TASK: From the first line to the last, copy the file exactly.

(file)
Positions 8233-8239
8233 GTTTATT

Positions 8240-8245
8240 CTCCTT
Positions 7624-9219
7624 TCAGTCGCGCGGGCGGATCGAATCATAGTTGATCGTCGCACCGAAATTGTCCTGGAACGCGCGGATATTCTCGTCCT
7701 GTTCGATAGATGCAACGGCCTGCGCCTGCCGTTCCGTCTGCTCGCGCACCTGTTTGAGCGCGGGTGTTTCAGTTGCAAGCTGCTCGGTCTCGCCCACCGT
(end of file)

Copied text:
Positions 8233-8239
8233 GTTTATT

Positions 8240-8245
8240 CTCCTT
Positions 7624-9219
7624 TCAGTCGCGCGGGCGGATCGAATCATAGTTGATCGTCGCACCGAAATTGTCCTGGAACGCGCGGATATTCTCGTCCT
7701 GTTCGATAGATGCAACGGCCTGCGCCTGCCGTTCCGTCTGCTCGCGCACCTGTTTGAGCGCGGGTGTTTCAGTTGCAAGCTGCTCGGTCTCGCCCACCGT